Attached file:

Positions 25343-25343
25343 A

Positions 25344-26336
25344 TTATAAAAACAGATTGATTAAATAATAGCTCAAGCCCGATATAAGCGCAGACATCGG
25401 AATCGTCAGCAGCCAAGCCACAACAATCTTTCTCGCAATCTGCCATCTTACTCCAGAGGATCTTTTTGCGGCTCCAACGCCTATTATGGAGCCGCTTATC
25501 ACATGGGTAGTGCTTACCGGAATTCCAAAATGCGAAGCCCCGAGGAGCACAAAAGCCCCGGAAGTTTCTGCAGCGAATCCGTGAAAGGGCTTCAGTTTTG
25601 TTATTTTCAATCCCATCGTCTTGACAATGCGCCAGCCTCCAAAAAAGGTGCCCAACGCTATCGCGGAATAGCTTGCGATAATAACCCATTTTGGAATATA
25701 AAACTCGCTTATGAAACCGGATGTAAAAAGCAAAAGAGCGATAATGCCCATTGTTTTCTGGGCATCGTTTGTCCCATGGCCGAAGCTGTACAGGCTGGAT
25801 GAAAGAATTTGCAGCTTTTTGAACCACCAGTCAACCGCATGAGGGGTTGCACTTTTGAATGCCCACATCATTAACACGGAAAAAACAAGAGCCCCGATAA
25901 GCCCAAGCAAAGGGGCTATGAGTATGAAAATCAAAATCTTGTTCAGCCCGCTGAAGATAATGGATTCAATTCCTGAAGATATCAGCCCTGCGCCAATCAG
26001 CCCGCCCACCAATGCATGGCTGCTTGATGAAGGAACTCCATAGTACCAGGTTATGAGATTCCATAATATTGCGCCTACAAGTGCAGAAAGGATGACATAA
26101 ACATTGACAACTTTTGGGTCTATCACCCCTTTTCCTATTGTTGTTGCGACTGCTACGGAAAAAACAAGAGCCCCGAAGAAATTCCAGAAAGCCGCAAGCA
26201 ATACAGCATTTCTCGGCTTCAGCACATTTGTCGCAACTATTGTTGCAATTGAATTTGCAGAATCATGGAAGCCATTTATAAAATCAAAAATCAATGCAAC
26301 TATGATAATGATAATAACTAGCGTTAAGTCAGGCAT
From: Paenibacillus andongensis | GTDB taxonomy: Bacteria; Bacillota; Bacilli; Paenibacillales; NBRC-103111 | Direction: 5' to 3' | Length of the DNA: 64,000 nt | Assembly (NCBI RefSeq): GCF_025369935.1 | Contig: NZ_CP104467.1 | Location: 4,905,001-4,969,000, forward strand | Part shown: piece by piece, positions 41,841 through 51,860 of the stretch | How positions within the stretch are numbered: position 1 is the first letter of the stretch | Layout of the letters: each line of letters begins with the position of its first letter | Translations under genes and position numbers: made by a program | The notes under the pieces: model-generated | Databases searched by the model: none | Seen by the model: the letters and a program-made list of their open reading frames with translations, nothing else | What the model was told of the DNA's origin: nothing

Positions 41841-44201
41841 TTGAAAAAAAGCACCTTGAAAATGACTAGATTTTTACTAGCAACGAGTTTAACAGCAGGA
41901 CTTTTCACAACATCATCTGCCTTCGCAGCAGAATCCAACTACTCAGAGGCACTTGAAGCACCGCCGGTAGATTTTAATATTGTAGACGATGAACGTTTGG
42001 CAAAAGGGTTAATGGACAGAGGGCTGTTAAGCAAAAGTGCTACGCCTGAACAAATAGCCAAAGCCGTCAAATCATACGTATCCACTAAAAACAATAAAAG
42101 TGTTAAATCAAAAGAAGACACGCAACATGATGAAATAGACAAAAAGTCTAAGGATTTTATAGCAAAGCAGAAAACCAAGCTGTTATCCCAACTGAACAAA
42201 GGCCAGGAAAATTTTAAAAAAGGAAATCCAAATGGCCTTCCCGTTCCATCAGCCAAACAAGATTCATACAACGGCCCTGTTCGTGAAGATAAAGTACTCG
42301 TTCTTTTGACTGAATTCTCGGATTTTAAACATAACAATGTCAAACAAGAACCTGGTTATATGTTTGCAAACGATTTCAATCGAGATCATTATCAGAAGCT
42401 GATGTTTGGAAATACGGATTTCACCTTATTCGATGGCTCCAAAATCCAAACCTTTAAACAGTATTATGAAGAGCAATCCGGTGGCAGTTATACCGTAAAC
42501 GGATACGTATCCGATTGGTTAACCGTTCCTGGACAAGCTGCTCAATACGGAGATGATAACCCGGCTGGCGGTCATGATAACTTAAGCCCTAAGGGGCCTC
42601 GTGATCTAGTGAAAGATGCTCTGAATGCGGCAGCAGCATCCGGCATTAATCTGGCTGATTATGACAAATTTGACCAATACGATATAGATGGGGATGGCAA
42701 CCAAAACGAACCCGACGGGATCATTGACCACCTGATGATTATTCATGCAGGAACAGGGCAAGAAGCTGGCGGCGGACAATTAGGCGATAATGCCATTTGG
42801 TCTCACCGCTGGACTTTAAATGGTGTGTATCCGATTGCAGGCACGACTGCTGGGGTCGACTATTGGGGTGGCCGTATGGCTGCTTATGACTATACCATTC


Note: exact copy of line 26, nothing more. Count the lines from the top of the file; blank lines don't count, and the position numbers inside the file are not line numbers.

42701 CCAAAACGAACCCGACGGGATCATTGACCACCTGATGATTATTCATGCAGGAACAGGGCAAGAAGCTGGCGGCGGACAATTAGGCGATAATGCCATTTGG